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Adv Exp Med Biol. 2003;527:67-76.

Regulation of IDO-mediated bacteriostasis in macrophages: role of antibiotics and anti-inflammatory agents.

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  • 1Institute of Medical Microbiology and Virology, Heinrich-Heine-University, Moorenstr. 5, D-40225 Duesseldorf, Germany.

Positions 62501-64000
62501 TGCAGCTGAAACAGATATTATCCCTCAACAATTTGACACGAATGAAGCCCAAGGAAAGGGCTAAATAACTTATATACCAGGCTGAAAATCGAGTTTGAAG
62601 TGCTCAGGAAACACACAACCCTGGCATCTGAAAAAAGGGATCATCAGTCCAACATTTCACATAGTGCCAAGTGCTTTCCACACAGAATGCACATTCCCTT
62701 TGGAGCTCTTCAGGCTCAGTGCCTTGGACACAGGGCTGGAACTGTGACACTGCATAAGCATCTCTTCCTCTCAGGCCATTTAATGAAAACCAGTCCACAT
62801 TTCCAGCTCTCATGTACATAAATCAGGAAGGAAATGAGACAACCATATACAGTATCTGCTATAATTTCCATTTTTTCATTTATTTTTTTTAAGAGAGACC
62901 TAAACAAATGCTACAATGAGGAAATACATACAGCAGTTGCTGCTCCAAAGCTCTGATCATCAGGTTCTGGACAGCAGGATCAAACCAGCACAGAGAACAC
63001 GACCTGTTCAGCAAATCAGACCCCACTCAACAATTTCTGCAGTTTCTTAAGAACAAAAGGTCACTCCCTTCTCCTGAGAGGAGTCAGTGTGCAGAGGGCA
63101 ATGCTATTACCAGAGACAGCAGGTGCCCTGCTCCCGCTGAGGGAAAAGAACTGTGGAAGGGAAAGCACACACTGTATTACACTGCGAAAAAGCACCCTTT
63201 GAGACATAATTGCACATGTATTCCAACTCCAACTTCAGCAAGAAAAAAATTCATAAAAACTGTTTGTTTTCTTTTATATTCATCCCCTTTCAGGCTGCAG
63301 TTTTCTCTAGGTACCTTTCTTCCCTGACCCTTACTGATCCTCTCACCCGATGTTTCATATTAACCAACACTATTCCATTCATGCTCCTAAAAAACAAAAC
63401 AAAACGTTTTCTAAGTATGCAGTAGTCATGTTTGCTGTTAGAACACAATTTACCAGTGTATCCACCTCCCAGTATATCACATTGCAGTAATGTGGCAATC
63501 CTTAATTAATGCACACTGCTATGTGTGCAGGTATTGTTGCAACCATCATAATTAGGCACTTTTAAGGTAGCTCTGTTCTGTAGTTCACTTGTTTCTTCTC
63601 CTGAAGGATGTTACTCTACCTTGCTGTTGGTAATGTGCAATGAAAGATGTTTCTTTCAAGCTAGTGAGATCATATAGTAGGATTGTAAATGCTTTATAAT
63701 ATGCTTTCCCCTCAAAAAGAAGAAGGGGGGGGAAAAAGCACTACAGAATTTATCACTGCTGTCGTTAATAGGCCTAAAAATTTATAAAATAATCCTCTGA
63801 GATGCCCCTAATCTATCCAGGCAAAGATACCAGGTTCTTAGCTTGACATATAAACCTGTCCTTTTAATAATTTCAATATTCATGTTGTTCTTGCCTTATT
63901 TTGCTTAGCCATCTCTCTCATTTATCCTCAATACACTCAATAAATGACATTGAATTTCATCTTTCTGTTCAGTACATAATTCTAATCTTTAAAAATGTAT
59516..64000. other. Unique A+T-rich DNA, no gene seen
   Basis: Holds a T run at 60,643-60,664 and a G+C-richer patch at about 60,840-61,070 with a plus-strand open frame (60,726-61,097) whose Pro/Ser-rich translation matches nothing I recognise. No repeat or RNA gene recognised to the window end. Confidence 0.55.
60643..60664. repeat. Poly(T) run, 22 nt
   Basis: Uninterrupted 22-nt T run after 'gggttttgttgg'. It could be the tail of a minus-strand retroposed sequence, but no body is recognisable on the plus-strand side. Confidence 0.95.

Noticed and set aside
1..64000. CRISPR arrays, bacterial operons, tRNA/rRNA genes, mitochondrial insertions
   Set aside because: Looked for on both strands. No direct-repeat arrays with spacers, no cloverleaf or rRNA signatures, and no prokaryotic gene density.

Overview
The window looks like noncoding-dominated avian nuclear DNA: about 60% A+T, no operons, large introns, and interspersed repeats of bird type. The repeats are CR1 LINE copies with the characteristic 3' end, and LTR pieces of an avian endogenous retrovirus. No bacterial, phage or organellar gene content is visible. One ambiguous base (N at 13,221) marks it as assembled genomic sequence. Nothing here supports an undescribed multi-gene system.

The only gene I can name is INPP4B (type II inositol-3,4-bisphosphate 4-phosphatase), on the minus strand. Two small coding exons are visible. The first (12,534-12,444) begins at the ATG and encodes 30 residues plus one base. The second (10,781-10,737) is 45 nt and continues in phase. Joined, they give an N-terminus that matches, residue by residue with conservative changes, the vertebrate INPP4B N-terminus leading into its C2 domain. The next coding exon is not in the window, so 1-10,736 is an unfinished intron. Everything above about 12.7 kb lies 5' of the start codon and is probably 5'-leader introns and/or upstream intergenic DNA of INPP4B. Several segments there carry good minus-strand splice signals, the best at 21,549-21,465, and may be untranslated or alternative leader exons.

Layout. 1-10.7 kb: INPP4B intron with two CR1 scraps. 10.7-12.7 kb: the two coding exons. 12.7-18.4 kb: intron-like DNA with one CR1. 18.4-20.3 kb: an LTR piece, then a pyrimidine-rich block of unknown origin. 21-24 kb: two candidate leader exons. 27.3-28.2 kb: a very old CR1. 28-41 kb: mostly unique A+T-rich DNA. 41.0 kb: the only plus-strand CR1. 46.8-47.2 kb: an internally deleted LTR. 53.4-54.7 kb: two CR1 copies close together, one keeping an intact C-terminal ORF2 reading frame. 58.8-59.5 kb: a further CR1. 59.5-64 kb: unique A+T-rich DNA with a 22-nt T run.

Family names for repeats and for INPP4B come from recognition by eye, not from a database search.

Induction of IDO is also under strict control by the immune system and we have previously shown that there are a number of cytokines involved in the down-regulation of IDO induction. In clinical practice anti-inflammatory substances and antibiotics are commonly used and may influence the outcome of bacterial infection. We analysed the IFNgamma-dependant IDO induction and bacteriostasis of Staphylococcus aureus and Group A Streptococcus (GAS) in monocyte-derived-macrophages (MDM) from cord blood and peripheral blood of healthy adult donors with attention to the effect of down-regulatory cytokines and of two commonly used anti-inflammatory agents, hydrocortisone and indomethacin, on both IDO activity and bacterial growth. In addition to this we were interested in the effect of sub-inhibitory concentrations of the antibiotic ampicillin on this IDO-mediated effect, the premise being that for a substantial period of antibiotic therapy the infection site is exposed to sub-inhibitory concentrations of antibiotic. We found that after stimulation with IFNgamma, MDM inhibited streptococcal growth. This was due to IFNgamma-induced IDO activity as demonstrated by reconstitution of growth by supplemental tryptophan. This IDO-mediated bacteriostasis was inhibited by the cytokines IL-10, IL-4 and TGFbeta. Furthermore, addition of indomethacin to IFNgamma stimulated MDM also resulted in the abrogation of the IDO-induced bacteriostasis, a result of the inhibition of IDO induction. Surprisingly, co-stimulation with hydrocortisone and IFNgamma apparently increased the IDO activity in cord blood MDM, but had no effect on the IDO-activity of adult peripheral blood MDM. Bacteriostasis in cord blood MDM, on the other hand, was not affected by co-stimulation with hydrocortisone. Ampicillin, in sub-inhibitory concentrations had no effect on the IDO activity itself but did have a synergistic effect on the IDO-induced bacteriostasis in MDM cultures. We conclude that therapy with indomethacin may increase the risk of clinically important bacterial infection due to the inhibition of the IDO-induced bacteriostasis. In addition sub-inhibitory concentrations of ampicillin may play a role in the area of infection where IFNgamma stimulated macrophages are to be found in abundance.

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